Chances are you've heard his surname, even if you didn't know his first name was Charles. Charles Louis Fleischmann to be exact. Perhaps you need another hint.
Yes, bread baker that I am not, I actually have two packages of Fleischmann's Yeast in my refrigerator. Even more surprising, I didn't buy them for today's post. I've been replenishing packages of yeast in my refrigerator for years in hopes that one day I would get past my uncanny case of yeastaphobia. I do believe I made that word up. But for me, it is indeed very real. Alas, today we are not talking about me, it's Mr. Fleischmann's day today and I do think it would be nice of us to get to know him a little better:)
Charles Fleischmann was born near Budapest, Hungary, on November 3, 1834, son of Alois and Babette Fleischmann. He was educated in Vienna and Prague and emigrated to American in 1866. He and brother Maximillian partnered with James W. Gaff and founded a business in Cincinnati, Ohio in 1868 to produce and sell compressed yeast and distilled spirits...Its first product was yeast. Then came vinegar, malt, syrup, gin and whiskey. The yeast production was the world's largest, and vinegar production second largest by World War I. Active dry yeast was widely used in World War II, for which Standard Brands Company (known as Fleischmanns, the company changed its name to Standard Brands in 1929) was awarded an Army and Navy Production Award in 1943, with an "E" for Excellence. The American Hungarian Federation
It gives me great pleasure to introduce you to Mr. Fleischmann on the day of his birth. While researching this post to share with you today I discovered many fascinating facts about the man who brought standardized baker's yeast to the American shores.
Jewish immigrants from Eastern Europe, Charles and his brothers and sisters were from a well-to-do, successful family of merchants. They landed in America with high hopes, skills, and some financial means. A man of immense energies and creative genius, Charles not only had time to patent dozens of inventions, found several businesses and a bank, he served as a state senator for Ohio and cultivated a passion for horse breeding and classical piano. Feeling socially constrained by the prejudices of New York City society, he encouraged his family to build summer homes around Griffin Corners in the Catskills, which quickly attracted other Jewish vacationers and hoteliers. For the next 80 years or so, the Catskills "Borscht Belt" became a major resort destination. The Fleischmann Yeast Family by Christiaan Klieger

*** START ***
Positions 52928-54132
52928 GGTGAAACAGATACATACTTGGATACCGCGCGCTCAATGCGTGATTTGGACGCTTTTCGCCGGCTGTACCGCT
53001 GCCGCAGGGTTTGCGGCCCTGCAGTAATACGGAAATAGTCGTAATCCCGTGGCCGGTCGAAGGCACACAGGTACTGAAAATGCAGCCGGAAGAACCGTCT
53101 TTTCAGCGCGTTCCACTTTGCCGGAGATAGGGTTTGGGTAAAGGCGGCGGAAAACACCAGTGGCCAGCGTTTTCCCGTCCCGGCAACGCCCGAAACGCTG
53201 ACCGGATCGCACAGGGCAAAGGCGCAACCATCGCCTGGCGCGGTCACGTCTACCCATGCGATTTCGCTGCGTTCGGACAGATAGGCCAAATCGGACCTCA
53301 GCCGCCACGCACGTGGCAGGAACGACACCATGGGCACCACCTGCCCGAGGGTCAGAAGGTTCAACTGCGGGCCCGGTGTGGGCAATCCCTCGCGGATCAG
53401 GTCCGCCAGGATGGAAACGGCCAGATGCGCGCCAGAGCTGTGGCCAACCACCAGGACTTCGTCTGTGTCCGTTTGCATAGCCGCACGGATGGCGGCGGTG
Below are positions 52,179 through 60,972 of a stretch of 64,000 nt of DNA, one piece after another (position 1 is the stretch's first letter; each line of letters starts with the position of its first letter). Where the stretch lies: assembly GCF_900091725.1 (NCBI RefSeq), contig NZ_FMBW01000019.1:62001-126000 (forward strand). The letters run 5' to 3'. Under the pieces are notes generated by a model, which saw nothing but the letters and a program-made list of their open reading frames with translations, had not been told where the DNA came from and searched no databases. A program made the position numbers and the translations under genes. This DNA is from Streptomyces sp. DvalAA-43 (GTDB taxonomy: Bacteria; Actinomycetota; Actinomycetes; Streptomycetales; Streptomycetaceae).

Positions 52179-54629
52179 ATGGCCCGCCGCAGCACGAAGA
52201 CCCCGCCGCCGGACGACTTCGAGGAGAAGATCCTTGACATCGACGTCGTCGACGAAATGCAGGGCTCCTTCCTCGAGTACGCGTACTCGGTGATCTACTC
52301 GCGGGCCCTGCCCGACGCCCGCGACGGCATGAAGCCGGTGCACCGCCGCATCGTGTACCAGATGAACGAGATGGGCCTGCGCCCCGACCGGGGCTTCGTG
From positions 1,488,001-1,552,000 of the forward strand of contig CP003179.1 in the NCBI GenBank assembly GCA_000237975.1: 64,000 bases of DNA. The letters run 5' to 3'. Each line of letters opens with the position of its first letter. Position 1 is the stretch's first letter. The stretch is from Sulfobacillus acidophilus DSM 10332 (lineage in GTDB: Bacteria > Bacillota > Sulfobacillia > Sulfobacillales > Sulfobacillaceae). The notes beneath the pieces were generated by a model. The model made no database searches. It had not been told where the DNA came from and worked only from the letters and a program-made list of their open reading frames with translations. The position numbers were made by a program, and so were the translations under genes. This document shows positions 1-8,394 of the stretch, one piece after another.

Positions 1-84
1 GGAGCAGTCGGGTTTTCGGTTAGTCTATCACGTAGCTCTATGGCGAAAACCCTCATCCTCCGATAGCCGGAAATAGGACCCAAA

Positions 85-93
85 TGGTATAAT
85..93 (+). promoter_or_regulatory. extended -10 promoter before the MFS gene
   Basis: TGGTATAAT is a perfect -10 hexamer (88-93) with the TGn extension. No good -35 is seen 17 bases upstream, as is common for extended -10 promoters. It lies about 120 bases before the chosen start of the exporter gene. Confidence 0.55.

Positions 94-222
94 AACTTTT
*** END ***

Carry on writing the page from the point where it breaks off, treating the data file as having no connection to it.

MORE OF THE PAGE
The Science of Yeast is way out of this gal's league. I was a terrible science student. I'm sure my quest to conquer my scientific fears were inflated by Mrs. Bernard. She was my 7th grade science teacher. Without going into much detail, suffice to say our classroom was the battleground for Frankenstein's Laboratory. (picture body parts suspended in jars of formaldehyde)
Charles Fleischmann was a 32-year-old master distiller and yeast production superintendent on the estate of an Austrian nobleman when he first visited the United States in 1866. He went to New York City to attend the wedding of his sister Josephine. As the story goes, Fleischmann was aghast at the poor quality of the baked goods served at the wedding. Austrian yeast-risen breads and pastries were much better. French scientist Louis Pasteur had recently discovered the role of the one-celled yeast fungus in fermentation, and Charles had become an expert in the process in carrying out his duties producing spirits and yeast for his aristocratic employer.
The principles and science of bread baking are much more complicated than tearing open one of those packages above and coaxing tiny organisms into "blood" warm water. Each of those organisms have but one cell and reproduce by budding. One package contains billions of yeasts waiting to explode. Yeasts float unseen in the air around us. They can be found in the soil, on plants and in our food. Like all fungi, they require moisture and sugar or starch in order to grow but unlike other fungi, Saccharomyces cerevisiae changes the food it consumes. Although all very different, champagne, bread and beer are all linked by yeast.
After working in a local distillery for two years, in 1868 Fleischmann moved to Cincinnati, Ohio, where he, his brother, and distiller James W. Gaff opened their own distillery under the name Gaff, Fleischmann and Company. Over the next 20 years Fleischmann received five patents for processes related to the distillation or aging of beer and liquor. His most important patent, however, concerned baker's yeast. In 1870 he and his brother Henry patented a high-quality, solid yeast that was similar to their father's, made from the froth formed during the fermentation of beer. For the next six years, they tried to sell the yeast to local bakers but many feared that bread made with Fleischmann's yeast would taste like beer.